MAMA: HTTP headers report
Before we start discussing the main part of MAMA's results on markup, CSS, and script, we need to start at the logical beginning of our story. Any page that a browser displays begins with a HTTP transaction. The requester asks a Web server for a document, and the server responds with important meta-information about the HTTP transaction response before moving forward and delivering the bulk of the response—the document itself. This HTTP response contains many items worth examining. Some may consider this topic dull— it is an easy claim to make that most authors will never have a need to know about the details of the HTTP transport layer in the process of writing their documents. However, it all starts with the HTTP headers— it is the basis for all the rest that follows and is critical for us to look at to produce a cohesive exploration of Web documents.
Read the first report in the series - MAMA: Markup validation report - if you haven't already done so. For more on MAMA, check out the MAMA homepage. For more on HTTP headers, check out the full HTTP header results.
MAMA's HTTP request headers
We must first look at MAMA's HTTP request headers before looking at how Web servers responded to MAMA. The initial HTTP request is the first link in the chain, and it shapes much of what follows. For this study, MAMA tried to experience the Web as closely as possible to how Opera would experience it. Of particular interest is MAMA's User-Agent string:
|Header name||Header value|
||"text/html, application/xml;q=0.9, application/xhtml+xml, image/png, image/jpeg, image/gif, image/x-xbitmap, */*;q=0.1"|
||"windows-1252, utf-8, utf-16, iso-8859-1;q=0.6, *;q=0.1"|
||"Opera/9.10 (Windows NT 5.1; U; en)"|
Accept-Charset values chosen reflect the author's
own particular language bias. This can have an affect on what is served in the
The HTTP Response— general anatomy
The HTTP response block consists of a "status line" followed by any number of newline-separated header field/value pairs. HTTP/1.1 (RFC 2616) provides considerable detail about the anatomy of an HTTP response, but in this overview we will only examine some of its most popular field/value components. The format that HTTP header name/value pairs follows is generally:
[Field Name (case-insensitive)]: [Field Value]
HTTP header response fields
First we will take a look at the most popular HTTP header fields in MAMA's URL set.
Three fields were found to be nearly universal:
(the MIME type of the document),
Date (the date of the HTTP
Server (information about the Web server
sending the HTTP response).
|Header name||Quantity||Percentage||Header name||Quantity||Percentage|
Although many of the other HTTP header fields are not as ubiquitous as the top 3, we can see from the top 10 that many other headers are used VERY frequently. The average is 9 fields for an HTTP header.
The average length of a typical HTTP header in MAMA's URL set is 381 characters. The smallest HTTP header block encountered was 66 characters, while the longest found was 9,725 characters.
Content-Type HTTP header "charset" value
While the purpose of the
Content-Type header to
describe a document's MIME type is naturally ubiquitous, MAMA's URL selection
process eliminated MIME types that it could not analyze. The URLs that MAMA
surveyed were almost all "text/html", but other values were also encountered.
One optional portion of the
field does deserve some extra scrutiny. It is the "Charset"
parameter, found in 688,819 of MAMA's URLs (19.6%):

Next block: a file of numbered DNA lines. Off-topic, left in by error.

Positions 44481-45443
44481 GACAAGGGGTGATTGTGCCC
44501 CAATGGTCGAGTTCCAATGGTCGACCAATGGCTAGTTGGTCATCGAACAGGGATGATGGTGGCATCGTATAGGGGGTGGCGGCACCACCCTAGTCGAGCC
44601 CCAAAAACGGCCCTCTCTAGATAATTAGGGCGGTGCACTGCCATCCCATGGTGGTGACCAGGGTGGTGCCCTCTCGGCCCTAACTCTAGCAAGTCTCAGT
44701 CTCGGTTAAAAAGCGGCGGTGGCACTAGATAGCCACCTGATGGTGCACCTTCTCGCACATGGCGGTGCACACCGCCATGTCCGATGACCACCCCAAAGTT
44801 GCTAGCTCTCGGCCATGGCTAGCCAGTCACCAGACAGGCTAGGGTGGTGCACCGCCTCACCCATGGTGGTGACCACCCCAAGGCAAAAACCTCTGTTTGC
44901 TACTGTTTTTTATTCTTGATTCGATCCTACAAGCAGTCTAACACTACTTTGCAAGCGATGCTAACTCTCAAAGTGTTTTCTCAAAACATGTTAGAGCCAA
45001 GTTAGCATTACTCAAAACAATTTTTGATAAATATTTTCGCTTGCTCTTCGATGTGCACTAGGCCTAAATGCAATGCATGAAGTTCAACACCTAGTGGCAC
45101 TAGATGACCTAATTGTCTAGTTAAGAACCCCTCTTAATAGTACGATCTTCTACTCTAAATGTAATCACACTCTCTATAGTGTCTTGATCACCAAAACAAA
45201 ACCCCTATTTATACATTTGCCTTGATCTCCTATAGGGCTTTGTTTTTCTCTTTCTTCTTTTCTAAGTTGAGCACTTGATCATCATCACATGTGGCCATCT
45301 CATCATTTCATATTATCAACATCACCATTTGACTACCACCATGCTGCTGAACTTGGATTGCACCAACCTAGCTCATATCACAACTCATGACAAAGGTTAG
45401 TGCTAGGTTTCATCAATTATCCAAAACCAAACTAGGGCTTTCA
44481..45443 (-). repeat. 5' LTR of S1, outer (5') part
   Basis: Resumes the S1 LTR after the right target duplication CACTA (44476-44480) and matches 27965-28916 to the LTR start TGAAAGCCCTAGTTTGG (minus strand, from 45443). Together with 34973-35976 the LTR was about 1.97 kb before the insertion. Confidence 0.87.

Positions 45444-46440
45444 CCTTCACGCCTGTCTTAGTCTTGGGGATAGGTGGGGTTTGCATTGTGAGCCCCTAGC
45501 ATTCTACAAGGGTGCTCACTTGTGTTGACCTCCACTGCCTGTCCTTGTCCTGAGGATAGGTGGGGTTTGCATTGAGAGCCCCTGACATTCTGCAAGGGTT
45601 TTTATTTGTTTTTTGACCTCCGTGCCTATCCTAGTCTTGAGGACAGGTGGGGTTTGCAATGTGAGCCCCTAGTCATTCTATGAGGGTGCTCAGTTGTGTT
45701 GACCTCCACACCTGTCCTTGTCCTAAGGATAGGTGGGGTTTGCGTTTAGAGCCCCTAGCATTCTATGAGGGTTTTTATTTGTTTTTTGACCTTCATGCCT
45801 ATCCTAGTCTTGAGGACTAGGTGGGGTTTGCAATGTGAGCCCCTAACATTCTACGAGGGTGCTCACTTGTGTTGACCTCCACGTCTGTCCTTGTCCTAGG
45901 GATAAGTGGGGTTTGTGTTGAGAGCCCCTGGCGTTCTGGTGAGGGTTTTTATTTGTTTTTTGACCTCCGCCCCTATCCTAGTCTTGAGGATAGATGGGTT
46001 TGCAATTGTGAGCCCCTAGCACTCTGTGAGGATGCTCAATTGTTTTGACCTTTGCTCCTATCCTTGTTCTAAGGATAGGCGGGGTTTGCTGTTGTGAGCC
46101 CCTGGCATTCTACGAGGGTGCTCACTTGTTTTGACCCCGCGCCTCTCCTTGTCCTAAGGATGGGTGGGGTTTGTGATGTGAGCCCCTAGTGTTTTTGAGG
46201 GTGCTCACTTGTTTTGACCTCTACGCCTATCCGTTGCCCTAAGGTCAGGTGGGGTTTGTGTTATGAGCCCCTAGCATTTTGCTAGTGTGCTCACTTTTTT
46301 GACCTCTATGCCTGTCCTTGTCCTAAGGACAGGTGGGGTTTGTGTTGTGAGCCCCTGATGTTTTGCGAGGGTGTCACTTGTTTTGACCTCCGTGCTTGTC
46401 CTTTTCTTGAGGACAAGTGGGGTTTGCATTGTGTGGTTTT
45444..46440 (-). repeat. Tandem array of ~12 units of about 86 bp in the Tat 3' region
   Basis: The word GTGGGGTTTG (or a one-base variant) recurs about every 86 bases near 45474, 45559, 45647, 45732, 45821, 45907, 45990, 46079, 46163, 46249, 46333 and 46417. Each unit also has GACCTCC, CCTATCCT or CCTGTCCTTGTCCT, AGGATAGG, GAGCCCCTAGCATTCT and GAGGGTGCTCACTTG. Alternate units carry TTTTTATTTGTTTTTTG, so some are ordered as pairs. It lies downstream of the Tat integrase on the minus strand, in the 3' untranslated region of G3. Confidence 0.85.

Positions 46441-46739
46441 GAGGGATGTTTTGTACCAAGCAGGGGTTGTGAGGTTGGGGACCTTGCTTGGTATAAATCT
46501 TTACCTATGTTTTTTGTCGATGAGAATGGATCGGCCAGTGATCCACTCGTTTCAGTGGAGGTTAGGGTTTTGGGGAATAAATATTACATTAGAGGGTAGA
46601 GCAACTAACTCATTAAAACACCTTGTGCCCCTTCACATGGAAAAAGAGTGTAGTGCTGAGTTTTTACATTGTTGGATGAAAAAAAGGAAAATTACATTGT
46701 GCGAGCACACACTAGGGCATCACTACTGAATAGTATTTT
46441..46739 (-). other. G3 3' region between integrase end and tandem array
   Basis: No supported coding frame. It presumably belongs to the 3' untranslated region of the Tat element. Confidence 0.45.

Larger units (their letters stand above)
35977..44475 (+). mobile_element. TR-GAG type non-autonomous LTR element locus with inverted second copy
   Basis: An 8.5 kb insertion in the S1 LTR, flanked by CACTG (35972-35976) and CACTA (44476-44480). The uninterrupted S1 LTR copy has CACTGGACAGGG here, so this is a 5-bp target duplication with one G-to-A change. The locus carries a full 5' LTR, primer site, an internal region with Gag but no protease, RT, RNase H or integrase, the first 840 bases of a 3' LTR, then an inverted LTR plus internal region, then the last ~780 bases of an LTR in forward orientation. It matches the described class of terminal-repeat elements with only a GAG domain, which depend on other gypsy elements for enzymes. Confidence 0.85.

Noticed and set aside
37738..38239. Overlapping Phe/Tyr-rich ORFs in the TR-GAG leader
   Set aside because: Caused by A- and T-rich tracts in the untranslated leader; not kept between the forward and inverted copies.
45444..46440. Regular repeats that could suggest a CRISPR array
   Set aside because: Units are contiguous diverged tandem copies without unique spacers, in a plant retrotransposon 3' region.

Content-Type: text/html; charset=utf-8
The charset field describes the encoding used for the document. Two values are dominant and roughly equal here—"utf-8" and "iso-8859-1", with the former value having the slight edge.
HTTP header charset
Server HTTP header
This is an interesting value to examine. The main story we see here illustrates a long-standing competition between the two most popular Web servers, Apache and Microsoft's IIS. MAMA's numbers show the distribution heavily skewed in Apache's favor (67.7% as versus 25.9% for IIS). This balance does not match Netcraft's numbers for the same time period: Netcraft's data shows Apache as the dominant Web server, but less so than in MAMA's case (Apache: 50.76%, IIS: 35.84%).
The URL set used in Rene Saarsoo's previous study of
"Coding practices of Web pages"
shares a great deal of overlap with MAMA, and its HTTP header
field usage ratio is very similar to MAMA's. The main conclusion we can draw from
this is that the Dmoz URL set itself (which is MAMA's main URL source in this
study) has a slight bias towards Apache over the Web-at-large that Netcraft
appears to cover.
Content-Length HTTP header
This header field, used in ~70% of MAMA's URLs, tells the requester exactly how
long the incoming document is. Does it tell the truth? Luckily, we have a way
to measure this. MAMA assessed the length of every document it analyzed by
length function against the received content body.
Comparing these two values, MAMA finds that the
values are rarely incorrect. If they are, they are only off by 1. Out of
2,533,890 URLs using the
Content-Length HTTP header,
all were the same as MAMA's measured length value, except:
|MAMA's length exceeded
It is very likely that the typical Web page author will have never seen the HTTP headers with which their pages are served. Many of the common HTTP headers are the moral equivalent of boring paperwork that has little effect on the author. However, authors should not make the mistake of simply dismissing them entirely— they lay the groundwork for the document that follows. Some of the popular header fields (like those influencing a document's caching and encoding behavior) directly influence the end-user's experience of the pages they've spent so much effort creating.
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